Reprinted with permission from The Tommy Fund for Childhood Cancer.
The following article appeared in the Fall 2004 issue of the Tommy Fund News.
Julie Innocenzi is one of Damian Rynkowski’s favorite people. Once a week, she comes to Damian’s home in Killingworth to administer reflexology therapy. Damian has known considerable pain from the cancer that has wracked his body. During these sessions, Damian’s entire body relaxes as Julie works her magic on his feet.
Reflexology is a treatment that applies hand pressure to specific areas of the feet in the hope of balancing the flow of vital energy or life fore called qi (or chi) throughout the body. It is one of a growing number of alternative treatments that patients sometimes seek out in addition to standard medical care. According to a recent National Institutes of Health survey, as many as one third of all patients seek alternative health therapies.
Though there is no evidence that reflexology cures cancer or any other disease, Damian’s mom, Sue sees major improvements in Damian’s spirits after Julie leaves. “When he would see Julie during clinic at the hospital, I could always tell. He was just so calm and relaxed,” she recalls. Since his last stay at the hospital, Julie now comes to the house—a service paid for by a grant from the Tommy Fund.
“I am so grateful for these treatments and that Julie can come to the house.” says Damian.
“The Tommy Fund is a great organization run by amazing people.” The reflexology program was originally started to help parents of patients. They carry a tremendous burden of caring for a child with cancer. “What ended up happening was that I would often work on the child or young adult, too, so everyone benefited,” Innocenzi recalls.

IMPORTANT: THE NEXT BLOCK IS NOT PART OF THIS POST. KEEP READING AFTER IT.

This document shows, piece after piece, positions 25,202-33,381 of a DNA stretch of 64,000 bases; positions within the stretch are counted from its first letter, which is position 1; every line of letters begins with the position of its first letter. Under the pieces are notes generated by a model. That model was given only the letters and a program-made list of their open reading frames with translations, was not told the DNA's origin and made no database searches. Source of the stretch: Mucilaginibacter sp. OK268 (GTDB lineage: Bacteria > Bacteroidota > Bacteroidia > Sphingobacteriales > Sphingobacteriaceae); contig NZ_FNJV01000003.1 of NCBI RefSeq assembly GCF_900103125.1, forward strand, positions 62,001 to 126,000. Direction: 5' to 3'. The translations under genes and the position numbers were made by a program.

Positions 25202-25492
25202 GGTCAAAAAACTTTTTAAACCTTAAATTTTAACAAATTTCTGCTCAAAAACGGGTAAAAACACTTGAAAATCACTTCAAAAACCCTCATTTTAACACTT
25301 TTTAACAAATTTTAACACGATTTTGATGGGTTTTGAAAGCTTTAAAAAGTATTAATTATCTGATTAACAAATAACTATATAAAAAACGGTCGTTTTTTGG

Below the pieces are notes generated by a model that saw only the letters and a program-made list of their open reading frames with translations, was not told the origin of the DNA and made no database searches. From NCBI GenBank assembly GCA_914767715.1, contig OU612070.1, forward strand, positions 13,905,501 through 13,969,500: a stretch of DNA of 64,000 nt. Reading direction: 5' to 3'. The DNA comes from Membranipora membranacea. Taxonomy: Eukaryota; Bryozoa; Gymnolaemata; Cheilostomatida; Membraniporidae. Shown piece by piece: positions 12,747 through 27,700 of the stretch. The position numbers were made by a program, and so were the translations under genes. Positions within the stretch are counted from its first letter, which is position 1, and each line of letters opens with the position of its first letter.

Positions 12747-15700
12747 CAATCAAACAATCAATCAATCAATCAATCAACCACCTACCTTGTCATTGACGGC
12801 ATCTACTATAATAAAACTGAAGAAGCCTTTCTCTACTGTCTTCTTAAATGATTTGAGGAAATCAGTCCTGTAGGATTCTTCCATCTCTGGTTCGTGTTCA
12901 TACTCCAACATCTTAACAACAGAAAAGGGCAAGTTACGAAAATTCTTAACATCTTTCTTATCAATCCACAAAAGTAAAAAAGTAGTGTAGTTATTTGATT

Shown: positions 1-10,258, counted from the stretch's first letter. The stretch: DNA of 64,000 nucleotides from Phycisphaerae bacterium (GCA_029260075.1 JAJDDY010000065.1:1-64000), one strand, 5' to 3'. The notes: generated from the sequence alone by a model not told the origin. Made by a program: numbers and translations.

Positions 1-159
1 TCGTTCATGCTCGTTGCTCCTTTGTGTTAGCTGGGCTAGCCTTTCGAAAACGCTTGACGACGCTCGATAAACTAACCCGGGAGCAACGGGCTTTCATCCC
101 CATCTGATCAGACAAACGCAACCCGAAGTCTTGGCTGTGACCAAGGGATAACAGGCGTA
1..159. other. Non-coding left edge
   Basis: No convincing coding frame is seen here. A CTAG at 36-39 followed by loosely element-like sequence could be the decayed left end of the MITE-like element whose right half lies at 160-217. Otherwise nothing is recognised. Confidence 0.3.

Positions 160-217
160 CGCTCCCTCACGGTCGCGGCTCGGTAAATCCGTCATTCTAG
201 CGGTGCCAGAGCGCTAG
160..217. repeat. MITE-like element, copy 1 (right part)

Damian was diagnosed more than three years ago with alveolar rhabdomyoscarcoma. He’s endured three years of chemotherapy. Two weeks of recent radiation therapy have made him more comfortable, as have these weekly sessions.
“It makes a big difference to me when she comes. When I was in the hospital getting chemo, the reflexology made me forget all the nasty stuff that was being put into my body. I just concentrate on the good feeling.” he says.
Those good feelings have brightened Damian’s days so he can look forward to playing guitar, which he loves, or hanging out with his two younger brothers, or dreaming about fishing in freshwater ponds near his house.
Connie Nicolosi, MSW, has witnessed the impact of the program has had on both the patients and their parents. “The other day, Julie was working on a little boy as he sat on his mother’s lap. By the time she was done, he was relaxed and ready for his visit, which was a huge help to us as staff members, but also his family, “ she noted.
Julie has performed reflexology on the hands of parents while they are waiting for their children to finish outpatient chemotherapy treatments. “Parents of children with cancer are under such terrible stress. It’s wonderful to be able to offer them something.”
She describes reflexology as helping people reach a deep state of relaxation. “You are very aware, but in another place,” she notes.
The program came about after Innocenzi participated in Nurses’ Day events at Yale-New Haven two years ago. Each year, various vendors are brought in to demonstrate new techniques or products for that day. The staff enjoyed the reflexology so much that the Child Life staff looked into establishing a program at the hospital. Thanks to a grant from the Tommy Fund, the program became a reality.
“It’s been a help in relaxing patients before and during treatment, as well as relieving the nausea they sometimes feel from the medications,” Nicolosi added. “When you can offer your patients something that can do that, it’s a real plus.” In Loving Memory and Recognition of Damian Rynkowski, who passed away from cancer, October, 2004.
The Tommy Fund was organized at Yale-New Haven in 1986 by a group of parents whose children had cancer and the physicians and staff who treated them. Together, they sought to fund programs important for the emotional and medical survival of children with cancer and their families. Through the generosity and support of both individuals and corporations, the Tommy Fund has been able to make a real difference in the lives of families at Yale-New Haven Children's Hospital.
To make a donation or for information about the Tommy fund, call 203-688-4081 or 800-974-5559 www.ynhh.org/pediatrics/cancer/tommyfund.html